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July Marked a Turning Point for Cryptocurrencies but is it durable?

bitcoin technical

  • The market cap of all cryptocurrencies rose a whopping US$280 billion in July, after a painful selloff in May and June shook many weaker hands out of the market completely.
  • But stabilization of prices may be just that – stabilization, and may not represent a more durable uptick given the challenging macroeconomic backdrop facing all manner of risk assets, of which cryptocurrencies are a subset.

It may be too soon to mark a bottom in cryptocurrencies, but no doubt the tremendous rebound in prices in July would be welcome respite for an industry bracing itself for another prolonged winter.

The market cap of all cryptocurrencies rose a whopping US$280 billion in July, after a painful selloff in May and June shook many weaker hands out of the market completely.

Significantly, institutional investment products that track cryptocurrencies have hoovered up just below US$400 million in flows since the beginning of last month, chalking up the longest run of sustained weekly net inflows since March this year, according to CoinShares.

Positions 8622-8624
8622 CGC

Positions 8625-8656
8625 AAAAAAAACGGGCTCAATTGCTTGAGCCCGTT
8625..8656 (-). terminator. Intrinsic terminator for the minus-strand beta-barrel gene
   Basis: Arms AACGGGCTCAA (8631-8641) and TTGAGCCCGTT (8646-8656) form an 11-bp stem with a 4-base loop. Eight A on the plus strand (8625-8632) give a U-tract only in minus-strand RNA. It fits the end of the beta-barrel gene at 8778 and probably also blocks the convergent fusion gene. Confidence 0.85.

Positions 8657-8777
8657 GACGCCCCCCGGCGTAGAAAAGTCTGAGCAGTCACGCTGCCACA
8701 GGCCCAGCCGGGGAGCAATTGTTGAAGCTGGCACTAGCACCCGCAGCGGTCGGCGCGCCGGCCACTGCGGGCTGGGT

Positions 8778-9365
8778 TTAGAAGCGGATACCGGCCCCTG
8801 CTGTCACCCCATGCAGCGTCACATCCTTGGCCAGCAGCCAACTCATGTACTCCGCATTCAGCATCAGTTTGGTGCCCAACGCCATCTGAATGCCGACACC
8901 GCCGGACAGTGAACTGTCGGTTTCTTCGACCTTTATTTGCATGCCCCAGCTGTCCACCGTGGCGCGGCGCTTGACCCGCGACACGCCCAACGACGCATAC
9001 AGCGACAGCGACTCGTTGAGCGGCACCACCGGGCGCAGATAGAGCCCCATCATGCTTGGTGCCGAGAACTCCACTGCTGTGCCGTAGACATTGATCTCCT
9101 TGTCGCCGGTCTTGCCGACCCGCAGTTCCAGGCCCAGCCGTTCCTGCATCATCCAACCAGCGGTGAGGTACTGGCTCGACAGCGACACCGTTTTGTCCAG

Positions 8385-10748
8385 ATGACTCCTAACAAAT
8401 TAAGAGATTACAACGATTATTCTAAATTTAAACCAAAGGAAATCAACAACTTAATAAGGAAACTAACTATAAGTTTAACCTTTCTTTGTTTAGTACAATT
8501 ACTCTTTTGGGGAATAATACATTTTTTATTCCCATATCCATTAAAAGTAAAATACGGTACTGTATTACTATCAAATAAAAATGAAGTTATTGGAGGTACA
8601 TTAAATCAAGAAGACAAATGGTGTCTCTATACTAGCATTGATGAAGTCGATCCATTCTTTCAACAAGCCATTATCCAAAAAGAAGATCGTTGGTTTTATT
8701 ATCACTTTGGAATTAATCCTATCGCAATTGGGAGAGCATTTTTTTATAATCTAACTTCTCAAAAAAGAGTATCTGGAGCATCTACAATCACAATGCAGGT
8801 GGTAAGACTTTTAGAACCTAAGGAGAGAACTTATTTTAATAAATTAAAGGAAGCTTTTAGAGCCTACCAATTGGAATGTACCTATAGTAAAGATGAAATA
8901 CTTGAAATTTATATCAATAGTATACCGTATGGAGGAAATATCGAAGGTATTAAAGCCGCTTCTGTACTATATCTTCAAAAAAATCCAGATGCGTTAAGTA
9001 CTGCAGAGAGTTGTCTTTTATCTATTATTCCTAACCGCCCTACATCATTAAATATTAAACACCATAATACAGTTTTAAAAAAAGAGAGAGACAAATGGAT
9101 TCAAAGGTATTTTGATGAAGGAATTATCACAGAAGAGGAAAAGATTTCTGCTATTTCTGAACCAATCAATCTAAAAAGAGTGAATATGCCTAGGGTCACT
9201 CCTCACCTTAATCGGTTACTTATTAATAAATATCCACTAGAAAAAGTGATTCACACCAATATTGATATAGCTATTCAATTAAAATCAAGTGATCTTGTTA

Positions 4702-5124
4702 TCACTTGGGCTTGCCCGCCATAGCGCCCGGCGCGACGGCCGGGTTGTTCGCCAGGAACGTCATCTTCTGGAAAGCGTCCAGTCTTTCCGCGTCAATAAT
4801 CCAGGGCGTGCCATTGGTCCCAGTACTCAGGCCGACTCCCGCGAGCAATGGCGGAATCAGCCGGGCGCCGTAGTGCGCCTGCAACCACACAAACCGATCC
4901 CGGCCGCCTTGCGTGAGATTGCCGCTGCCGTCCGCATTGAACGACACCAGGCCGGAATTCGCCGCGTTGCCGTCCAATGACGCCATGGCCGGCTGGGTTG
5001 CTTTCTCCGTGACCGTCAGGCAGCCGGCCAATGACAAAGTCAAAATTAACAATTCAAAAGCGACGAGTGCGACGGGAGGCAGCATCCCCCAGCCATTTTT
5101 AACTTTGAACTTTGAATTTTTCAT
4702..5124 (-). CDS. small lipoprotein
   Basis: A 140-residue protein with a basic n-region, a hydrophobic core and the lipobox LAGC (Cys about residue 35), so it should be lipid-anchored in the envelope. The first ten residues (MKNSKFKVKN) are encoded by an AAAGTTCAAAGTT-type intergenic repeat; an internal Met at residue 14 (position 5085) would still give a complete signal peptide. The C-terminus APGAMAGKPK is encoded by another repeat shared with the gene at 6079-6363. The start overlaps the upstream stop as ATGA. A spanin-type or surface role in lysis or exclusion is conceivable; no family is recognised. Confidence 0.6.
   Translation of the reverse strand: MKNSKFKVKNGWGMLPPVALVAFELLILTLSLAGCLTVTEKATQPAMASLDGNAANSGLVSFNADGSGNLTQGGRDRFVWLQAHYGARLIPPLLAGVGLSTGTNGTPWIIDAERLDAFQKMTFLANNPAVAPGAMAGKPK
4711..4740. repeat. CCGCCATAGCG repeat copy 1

Short positions have also waned of late, with seller exhaustion appearing to be priced into decisions and the early signs of rebound are luring investors back into cryptocurrency markets once again.

The spectacular failure of a handful of high-profile cryptocurrency firms has rattled and continues to rattle investors, including the collapse of algorithmic stablecoin Terra, lender Celsius Network and hedge fund Three Arrows Capital.

Those failures also rippled over to investment vehicles such as ETFs and trusts such as the Grayscale Bitcoin Trust, which provide investors exposure to cryptocurrencies without needing to manage the complexities of self-custody.

The market capitalization of the 500 biggest cryptocurrencies recovered to just over US$1 trillion last month and inflows are improving token prices, with asset under management in institutional-grade cryptocurrency investment products back to US$30 billion, levels not seen since early June.

But stabilization of prices may be just that – stabilization, and may not represent a more durable uptick given the challenging macroeconomic backdrop facing all manner of risk assets, of which cryptocurrencies are a subset.

Persistently high inflation and central bankers determined to put a lid on price pressures by ratcheting up borrowing costs will mean that a clear pivot in policy will be needed before a bottom can be convincingly called.

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